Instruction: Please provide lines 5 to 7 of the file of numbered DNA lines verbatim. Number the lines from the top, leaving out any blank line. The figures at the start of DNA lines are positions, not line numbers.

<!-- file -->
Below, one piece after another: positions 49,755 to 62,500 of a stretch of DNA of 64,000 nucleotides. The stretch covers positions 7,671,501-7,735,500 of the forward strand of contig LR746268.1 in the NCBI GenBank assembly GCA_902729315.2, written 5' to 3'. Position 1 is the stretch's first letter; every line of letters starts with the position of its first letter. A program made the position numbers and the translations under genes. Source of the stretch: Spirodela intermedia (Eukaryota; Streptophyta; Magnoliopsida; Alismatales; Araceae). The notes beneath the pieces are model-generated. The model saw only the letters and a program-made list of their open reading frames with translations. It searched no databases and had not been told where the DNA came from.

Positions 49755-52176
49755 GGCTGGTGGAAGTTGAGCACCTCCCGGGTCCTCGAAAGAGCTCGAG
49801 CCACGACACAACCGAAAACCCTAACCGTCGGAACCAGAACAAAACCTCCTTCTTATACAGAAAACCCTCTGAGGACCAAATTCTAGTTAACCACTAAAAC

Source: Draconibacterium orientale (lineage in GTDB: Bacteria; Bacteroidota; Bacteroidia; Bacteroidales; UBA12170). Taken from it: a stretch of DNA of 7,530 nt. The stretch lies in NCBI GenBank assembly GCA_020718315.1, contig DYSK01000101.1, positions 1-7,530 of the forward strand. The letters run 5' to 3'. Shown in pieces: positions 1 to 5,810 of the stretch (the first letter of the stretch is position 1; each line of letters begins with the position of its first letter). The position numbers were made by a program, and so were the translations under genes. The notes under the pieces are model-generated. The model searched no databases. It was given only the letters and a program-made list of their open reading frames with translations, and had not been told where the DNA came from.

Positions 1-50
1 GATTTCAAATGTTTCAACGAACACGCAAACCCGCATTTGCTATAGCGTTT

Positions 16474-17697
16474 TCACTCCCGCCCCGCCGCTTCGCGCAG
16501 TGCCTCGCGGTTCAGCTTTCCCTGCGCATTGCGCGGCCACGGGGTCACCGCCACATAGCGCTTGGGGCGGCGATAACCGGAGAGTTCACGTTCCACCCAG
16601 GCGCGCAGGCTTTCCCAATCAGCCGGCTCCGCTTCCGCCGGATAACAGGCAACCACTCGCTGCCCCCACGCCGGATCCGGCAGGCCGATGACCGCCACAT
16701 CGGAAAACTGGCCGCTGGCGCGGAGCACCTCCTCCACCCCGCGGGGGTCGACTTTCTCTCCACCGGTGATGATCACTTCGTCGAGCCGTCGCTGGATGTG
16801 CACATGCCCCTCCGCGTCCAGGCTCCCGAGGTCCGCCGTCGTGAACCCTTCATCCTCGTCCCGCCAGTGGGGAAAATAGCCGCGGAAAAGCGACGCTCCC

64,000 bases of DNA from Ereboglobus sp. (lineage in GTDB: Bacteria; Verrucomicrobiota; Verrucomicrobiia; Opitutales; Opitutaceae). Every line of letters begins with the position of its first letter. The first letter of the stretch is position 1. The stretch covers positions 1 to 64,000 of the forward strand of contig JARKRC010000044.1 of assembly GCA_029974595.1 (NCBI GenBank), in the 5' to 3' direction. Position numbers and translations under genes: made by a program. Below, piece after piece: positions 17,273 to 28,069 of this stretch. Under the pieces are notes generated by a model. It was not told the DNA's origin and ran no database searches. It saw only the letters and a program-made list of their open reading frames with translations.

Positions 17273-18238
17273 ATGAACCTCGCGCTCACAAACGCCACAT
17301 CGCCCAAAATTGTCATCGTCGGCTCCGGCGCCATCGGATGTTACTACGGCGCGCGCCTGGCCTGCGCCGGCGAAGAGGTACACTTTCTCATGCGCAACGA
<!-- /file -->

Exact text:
Source: Draconibacterium orientale (lineage in GTDB: Bacteria; Bacteroidota; Bacteroidia; Bacteroidales; UBA12170). Taken from it: a stretch of DNA of 7,530 nt. The stretch lies in NCBI GenBank assembly GCA_020718315.1, contig DYSK01000101.1, positions 1-7,530 of the forward strand. The letters run 5' to 3'. Shown in pieces: positions 1 to 5,810 of the stretch (the first letter of the stretch is position 1; each line of letters begins with the position of its first letter). The position numbers were made by a program, and so were the translations under genes. The notes under the pieces are model-generated. The model searched no databases. It was given only the letters and a program-made list of their open reading frames with translations, and had not been told where the DNA came from.

Positions 1-50
1 GATTTCAAATGTTTCAACGAACACGCAAACCCGCATTTGCTATAGCGTTT